5 Tips for Global Collaboration in Education
Gone are the one-room schoolhouses of another era. Gone, also, are the days when it was enough to go to the classroom next door and "steal" a creative idea from someone in your department (it's still fun, though). You have the potential to be connected as never before - beyond your team, department, school, and district.
Thinking and engaging globally shouldn't prove overly difficult or become another chore on your already extensive list of "to do" items. This is your opportunity to engage in collaboration that is limited only in ways of your choosing. Global collaboration in education is just that—the chance to join the global community of educators and invigorate your teaching. Here are five quick tips on how to accomplish this.
1. Pick Up Your Pen, Sketch Out Your PLN
As the kids would say, Personal Learning Networks (PLNs) are a thing. They represent opportunities for professional learning and collaboration beyond your immediate, in-person professional network. A strong PLN includes social media connections, educator blogs, and similar sources, and helps make you a truly "connected teacher." This is particularly important if you are the only teacher in your area of specialty or work in, say, a rural area with limited access to in-person resources. A robust PLN can help reduce your sense of isolation.
Start by deciding which sources are going to be the most useful for you in terms of both accessing and sharing (one hallmark of a true PLN is that they are two-way streets). Would you rather use Twitter or Facebook? Do you regularly follow another educator's blog? Are you a podcast junkie? Make a list of the specific ways in which you want to connect, as it will help you define and commit to your new PLN.
2. Blog It Up
Inspiring and insightful educational blogs abound. Jennifer Hogan's The Compelled Educator is one of my personal favorites. Search for and follow a blog or two that you think will be the most interesting and professionally useful for you. When you learn something new, share it with at least one colleague. Find out something interesting about the middle school brain? Share it with your middle schoolers. Now everyone is building global connections, all thanks to the use of your PLN.
As you get more comfortable with the format and tone of educational blogs (there are a ton to choose from), consider writing your own blog post and submitting it to your favorite blog as a guest author. Many blogs welcome and actively encourage guest posts, and it will help you make a personal connection to the person whose work you have been reading. When you are ready, consider starting your own blog. The global community will benefit from hearing from you as we all become stronger educators together.
3. Actively Engage with Content
Go beyond amassing a collection of links or other information that exists in silos, partitioned off from other resources. Become an active curator of the content you discover from your globally collaborative efforts. One helpful site recommends three steps to effective content curation: Read the content, editorialize (annotate, synthesize with other content, etc.), and—critical in our field—share information with others, while being clear about authorship credit. Remember, the wide availability of content online is helping to save you from professional isolation. Help save others by interacting, not remaining passive.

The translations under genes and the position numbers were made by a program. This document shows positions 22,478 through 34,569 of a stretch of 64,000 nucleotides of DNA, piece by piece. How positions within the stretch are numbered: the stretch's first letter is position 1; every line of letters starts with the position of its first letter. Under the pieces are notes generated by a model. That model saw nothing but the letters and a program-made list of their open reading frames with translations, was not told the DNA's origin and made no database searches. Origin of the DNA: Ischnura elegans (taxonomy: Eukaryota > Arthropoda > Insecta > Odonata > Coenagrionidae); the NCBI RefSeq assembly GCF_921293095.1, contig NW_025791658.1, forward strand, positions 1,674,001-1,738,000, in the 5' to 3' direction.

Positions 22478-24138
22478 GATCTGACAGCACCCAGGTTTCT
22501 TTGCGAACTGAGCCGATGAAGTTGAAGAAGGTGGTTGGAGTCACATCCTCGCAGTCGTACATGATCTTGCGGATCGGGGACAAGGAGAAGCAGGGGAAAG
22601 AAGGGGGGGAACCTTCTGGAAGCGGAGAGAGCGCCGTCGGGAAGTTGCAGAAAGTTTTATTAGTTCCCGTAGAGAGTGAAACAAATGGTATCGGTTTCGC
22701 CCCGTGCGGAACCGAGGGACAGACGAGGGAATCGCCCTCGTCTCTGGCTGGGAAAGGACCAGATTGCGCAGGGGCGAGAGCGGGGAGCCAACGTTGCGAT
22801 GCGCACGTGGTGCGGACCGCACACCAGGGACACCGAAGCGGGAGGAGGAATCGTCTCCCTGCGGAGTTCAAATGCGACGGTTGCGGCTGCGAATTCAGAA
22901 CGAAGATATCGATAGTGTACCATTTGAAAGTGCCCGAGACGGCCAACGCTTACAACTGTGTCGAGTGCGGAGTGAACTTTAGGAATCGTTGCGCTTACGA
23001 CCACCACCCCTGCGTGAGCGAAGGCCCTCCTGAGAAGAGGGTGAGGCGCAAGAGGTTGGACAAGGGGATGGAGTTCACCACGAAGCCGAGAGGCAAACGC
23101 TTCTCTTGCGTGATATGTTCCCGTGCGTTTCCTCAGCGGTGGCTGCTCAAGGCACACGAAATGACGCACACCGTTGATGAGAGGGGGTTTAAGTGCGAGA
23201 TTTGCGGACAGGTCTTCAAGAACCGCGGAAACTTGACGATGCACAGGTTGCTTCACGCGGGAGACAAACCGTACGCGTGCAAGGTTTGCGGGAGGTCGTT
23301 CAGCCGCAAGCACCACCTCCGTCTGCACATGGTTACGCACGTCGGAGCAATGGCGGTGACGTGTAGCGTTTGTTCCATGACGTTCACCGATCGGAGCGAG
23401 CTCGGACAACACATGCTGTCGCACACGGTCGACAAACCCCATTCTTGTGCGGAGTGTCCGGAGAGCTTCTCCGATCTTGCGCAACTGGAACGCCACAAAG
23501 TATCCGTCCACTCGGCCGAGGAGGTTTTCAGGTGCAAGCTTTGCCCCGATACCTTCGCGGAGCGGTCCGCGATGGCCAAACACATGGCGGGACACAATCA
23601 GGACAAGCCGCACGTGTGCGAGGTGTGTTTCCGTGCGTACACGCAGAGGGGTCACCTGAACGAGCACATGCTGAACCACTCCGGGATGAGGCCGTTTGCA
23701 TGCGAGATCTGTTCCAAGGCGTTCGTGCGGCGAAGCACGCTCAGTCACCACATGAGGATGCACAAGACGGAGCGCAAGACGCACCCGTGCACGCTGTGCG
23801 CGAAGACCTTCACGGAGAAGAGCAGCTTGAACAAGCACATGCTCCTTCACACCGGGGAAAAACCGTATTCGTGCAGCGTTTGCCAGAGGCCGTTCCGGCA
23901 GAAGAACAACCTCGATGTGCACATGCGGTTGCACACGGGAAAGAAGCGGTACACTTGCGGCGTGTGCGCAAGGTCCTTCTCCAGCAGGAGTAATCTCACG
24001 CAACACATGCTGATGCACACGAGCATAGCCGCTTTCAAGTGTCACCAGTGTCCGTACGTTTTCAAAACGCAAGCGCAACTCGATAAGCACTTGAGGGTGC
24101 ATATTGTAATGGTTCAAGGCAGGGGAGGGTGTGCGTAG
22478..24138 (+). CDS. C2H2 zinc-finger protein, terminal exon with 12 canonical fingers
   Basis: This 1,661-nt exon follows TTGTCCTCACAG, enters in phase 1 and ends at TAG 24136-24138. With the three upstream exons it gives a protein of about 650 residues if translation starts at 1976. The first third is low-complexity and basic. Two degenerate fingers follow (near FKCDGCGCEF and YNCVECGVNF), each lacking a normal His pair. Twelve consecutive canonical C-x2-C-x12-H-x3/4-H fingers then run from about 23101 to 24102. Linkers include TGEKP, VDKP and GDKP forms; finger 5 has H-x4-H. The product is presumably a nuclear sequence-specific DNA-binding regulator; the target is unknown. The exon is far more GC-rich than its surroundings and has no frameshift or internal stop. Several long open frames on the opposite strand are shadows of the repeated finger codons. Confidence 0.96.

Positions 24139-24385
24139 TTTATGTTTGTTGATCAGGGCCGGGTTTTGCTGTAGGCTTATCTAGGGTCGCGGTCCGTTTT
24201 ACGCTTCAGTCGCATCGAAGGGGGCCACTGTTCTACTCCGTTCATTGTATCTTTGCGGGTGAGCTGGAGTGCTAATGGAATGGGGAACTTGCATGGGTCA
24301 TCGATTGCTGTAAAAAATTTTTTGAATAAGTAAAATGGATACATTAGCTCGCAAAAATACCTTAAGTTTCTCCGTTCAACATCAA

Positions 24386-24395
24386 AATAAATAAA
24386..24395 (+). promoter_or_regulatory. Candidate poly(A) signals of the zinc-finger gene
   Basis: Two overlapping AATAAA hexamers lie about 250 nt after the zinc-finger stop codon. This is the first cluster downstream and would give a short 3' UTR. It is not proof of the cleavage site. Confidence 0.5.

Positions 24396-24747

4. Apply for a Travel Grant and/or International Fellowship
A combination of professional and personal travel can be incredibly fulfilling and the perfect way to recharge your batteries during the summer months, collaborating with educators near and far. Many local school districts, nonprofit organizations, and more offer travel grants and/or fellowships for educators. In most cases, all you have to do is apply and provide a few letters of recommendation.
I once applied for a local faculty grant to travel to Germany, Austria, and Poland. I spent a week with an Austrian host family, toured several schools, visited World War II memorials and (in an incredibly sobering experience) prison/death camps, and more. Upon my return, I was prepared to present my experiences to my colleagues in the social studies department and enhance relevant lesson plans for my students.
Today, I encourage my teachers to seek similar opportunities - they are plentiful. One member of our social studies department just applied for a fellowship for the Keizai Koho Center's annual Study Tour to Japan. I was happy to write a letter of recommendation on his behalf - don't be shy about asking your administrators to support you!
5. What Can Your LMS Do For You?
Your school's learning management system (LMS) is likely already set up for more powerful forms of collaboration than what it is being used for, including common assessments, video chats, content curation and resource development, and more.
For example, you and your colleagues could store and curate global content gleaned from your respective PLNs, then synthesize and share them with one another, all within your existing LMS. Additionally, you could video conference with teachers at another school or in another country, build a connection with an international partner school, or engage in more formal professional development.
The whole point of global collaboration in education is to be able to bring your extended professional sphere to bear on student learning. By engaging with educators all over the nation and around the world, you will find so many more things to "steal" that your colleagues and students will love. So think globally, act locally, and share, share, share!
What did you learn about global collaboration in education? Let us know on Twitter @Schoology